The history of trade of Colombian Orchids in the UK during the 19th century

 

Academic Series (2023): Trade, Technology and Politics: Creating an enduring link between Colombia and the United Kingdom

In the second of these three presentations,Camilo Uribe-Botta, PhD candidate in History at University of Warwick, will analyse the commercial relationships between the two countries through the lens of flower exchange in the nineteenth century.
 
The event will be held at the Colombian Consulate, 35 Portland Place, London W1B 1AE on Wednesday 11th of October from 6:30 pm to 8:30 pm
 
Schedule:
6:00pm – Doors open
6:30pm – Talk starts
7:00 pm – Q & A session
7:30pm -8:30pm – Networking reception.  


 

‘From Barranquilla to Southampton: the commerce of Colombian orchids during the 19th century’ Colombia is the richest country in the world in orchids, with more than 4,270 species! The national flower, the Cattleya trianae, is a symbol of the beauty and richness of Colombian biodiversity. Protected by international laws, orchids are endangered and delicate plants, and they serve as an indicator of the state of conservation of their environment. However, long before orchids became a Colombian national symbol, during the 19th century, these plants were intensively extracted from the Colombian forests to supply the increasing British demand. This Victorian passion for tropical orchids, including Colombian ones such as the Odontoglossum crispum, was known as Orchidomania.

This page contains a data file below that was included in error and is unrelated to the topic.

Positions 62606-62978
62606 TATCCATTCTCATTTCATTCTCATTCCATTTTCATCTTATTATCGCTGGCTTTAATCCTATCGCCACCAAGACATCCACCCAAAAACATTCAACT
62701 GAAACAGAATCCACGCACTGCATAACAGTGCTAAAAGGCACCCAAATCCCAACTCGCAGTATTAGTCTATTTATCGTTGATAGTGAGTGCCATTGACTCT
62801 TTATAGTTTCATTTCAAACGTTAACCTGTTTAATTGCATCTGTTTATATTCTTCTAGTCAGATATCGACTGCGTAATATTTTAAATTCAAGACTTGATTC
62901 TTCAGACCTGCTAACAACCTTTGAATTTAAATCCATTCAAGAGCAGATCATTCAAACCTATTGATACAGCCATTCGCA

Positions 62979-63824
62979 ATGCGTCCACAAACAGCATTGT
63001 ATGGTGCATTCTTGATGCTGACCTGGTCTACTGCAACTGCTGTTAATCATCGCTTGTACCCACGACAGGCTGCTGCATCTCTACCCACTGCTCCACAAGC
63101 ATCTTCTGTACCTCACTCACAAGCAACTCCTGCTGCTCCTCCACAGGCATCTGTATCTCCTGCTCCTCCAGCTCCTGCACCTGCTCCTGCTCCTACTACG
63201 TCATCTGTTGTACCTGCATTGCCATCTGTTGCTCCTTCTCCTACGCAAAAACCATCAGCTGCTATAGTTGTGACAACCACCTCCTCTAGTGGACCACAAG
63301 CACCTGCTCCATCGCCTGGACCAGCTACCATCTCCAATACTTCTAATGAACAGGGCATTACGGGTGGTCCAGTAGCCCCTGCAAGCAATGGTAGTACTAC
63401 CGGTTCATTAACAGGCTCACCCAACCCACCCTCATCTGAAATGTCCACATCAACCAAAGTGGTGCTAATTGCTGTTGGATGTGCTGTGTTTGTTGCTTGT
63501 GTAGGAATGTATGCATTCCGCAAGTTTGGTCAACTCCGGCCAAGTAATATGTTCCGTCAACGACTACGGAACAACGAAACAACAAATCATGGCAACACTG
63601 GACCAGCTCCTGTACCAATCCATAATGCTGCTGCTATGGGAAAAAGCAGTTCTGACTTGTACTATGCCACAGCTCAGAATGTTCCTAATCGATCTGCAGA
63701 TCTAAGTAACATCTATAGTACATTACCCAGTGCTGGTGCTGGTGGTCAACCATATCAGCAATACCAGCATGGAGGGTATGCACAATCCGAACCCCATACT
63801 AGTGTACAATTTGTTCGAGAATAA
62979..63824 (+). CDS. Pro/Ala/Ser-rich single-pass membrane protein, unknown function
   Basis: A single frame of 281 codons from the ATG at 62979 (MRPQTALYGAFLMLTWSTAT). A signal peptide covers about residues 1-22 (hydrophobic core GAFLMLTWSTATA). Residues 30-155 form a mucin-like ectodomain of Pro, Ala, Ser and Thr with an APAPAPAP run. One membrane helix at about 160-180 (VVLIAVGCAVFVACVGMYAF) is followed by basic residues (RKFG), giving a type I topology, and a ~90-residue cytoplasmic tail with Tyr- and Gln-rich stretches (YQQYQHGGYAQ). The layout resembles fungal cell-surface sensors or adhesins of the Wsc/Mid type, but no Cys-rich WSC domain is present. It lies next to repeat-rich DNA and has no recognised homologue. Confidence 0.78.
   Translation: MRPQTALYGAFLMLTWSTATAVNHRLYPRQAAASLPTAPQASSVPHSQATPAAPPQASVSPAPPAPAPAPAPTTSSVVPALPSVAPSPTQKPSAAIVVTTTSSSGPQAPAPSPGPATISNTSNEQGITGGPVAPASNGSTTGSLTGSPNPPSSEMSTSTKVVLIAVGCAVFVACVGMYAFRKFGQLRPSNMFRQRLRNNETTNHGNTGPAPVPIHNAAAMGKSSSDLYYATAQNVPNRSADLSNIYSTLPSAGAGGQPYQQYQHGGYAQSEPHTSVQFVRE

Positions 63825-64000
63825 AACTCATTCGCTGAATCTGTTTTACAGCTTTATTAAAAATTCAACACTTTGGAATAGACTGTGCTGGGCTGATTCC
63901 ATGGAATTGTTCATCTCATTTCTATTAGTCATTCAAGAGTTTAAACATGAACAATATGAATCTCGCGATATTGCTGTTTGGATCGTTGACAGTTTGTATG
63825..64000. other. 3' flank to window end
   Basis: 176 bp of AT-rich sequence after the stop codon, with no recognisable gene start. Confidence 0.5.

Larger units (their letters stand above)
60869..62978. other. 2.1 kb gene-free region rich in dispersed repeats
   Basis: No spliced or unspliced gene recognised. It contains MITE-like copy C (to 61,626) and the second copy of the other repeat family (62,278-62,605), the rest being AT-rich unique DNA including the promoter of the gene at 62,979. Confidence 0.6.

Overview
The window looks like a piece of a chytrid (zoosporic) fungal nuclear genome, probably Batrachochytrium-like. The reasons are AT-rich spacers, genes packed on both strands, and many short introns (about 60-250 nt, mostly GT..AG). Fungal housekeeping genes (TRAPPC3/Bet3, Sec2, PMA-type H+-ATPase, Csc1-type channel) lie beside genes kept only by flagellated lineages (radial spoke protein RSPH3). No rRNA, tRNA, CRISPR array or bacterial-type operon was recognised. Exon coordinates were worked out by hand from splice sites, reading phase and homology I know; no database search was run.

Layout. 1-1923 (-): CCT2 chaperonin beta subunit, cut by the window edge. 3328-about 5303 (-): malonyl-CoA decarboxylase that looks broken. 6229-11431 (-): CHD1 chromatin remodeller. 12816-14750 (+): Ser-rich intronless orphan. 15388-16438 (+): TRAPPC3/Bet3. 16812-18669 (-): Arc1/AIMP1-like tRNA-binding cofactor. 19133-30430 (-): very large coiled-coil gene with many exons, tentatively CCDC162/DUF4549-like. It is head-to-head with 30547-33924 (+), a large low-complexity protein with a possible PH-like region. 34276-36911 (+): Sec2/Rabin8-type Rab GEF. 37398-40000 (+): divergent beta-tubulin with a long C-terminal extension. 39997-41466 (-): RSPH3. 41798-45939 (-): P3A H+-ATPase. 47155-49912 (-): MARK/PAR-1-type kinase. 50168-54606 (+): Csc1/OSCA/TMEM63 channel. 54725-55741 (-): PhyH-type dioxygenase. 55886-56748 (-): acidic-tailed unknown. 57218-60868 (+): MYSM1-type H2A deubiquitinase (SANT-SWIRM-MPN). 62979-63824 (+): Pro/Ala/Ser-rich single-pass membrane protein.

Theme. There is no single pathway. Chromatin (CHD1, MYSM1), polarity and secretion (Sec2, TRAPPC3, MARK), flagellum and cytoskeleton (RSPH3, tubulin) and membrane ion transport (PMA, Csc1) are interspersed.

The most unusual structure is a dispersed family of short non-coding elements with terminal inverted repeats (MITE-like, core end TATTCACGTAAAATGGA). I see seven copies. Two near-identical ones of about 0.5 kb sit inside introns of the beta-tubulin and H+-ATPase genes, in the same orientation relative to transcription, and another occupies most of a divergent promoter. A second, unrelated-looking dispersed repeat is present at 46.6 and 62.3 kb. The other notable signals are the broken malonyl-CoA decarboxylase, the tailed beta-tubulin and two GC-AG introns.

In this conference Camilo Uribe-Botta will talk about the the story behind the success of Colombian orchids during the 19th century. It is a rich and complex story of extractivism, speculation, danger, and success. The network on both sides of the Atlantic included botanists, diplomats, gardeners, businessmen, travellers, artists, men and women of science, indigenous people, and campesinos who made this rich exchange possible. Colombian orchids served as botanical curiosities, scientific objects, and commodities, navigating not only between Barranquilla and Southampton but also between the realms of science and commerce.   Dr. Erna von der Walde will be the moderator of this presentation. She is an independent academic researcher, translator, and author of articles on 19th and 20th century Colombian and Latin American literature and culture.  
 
 
Camilo Uribe Botta is a historian and currently a PhD candidate in History at the University of Warwick. His research about the commerce of plants between Colombia and the United Kingdom focuses in the history of science, material culture and environmental history. He studied his BA and MA at the Universidad de los Andes and worked for more than 5 years at the ‘Museo Colonial and Museo Santa Clara’ from the Ministry of Culture in Colombia.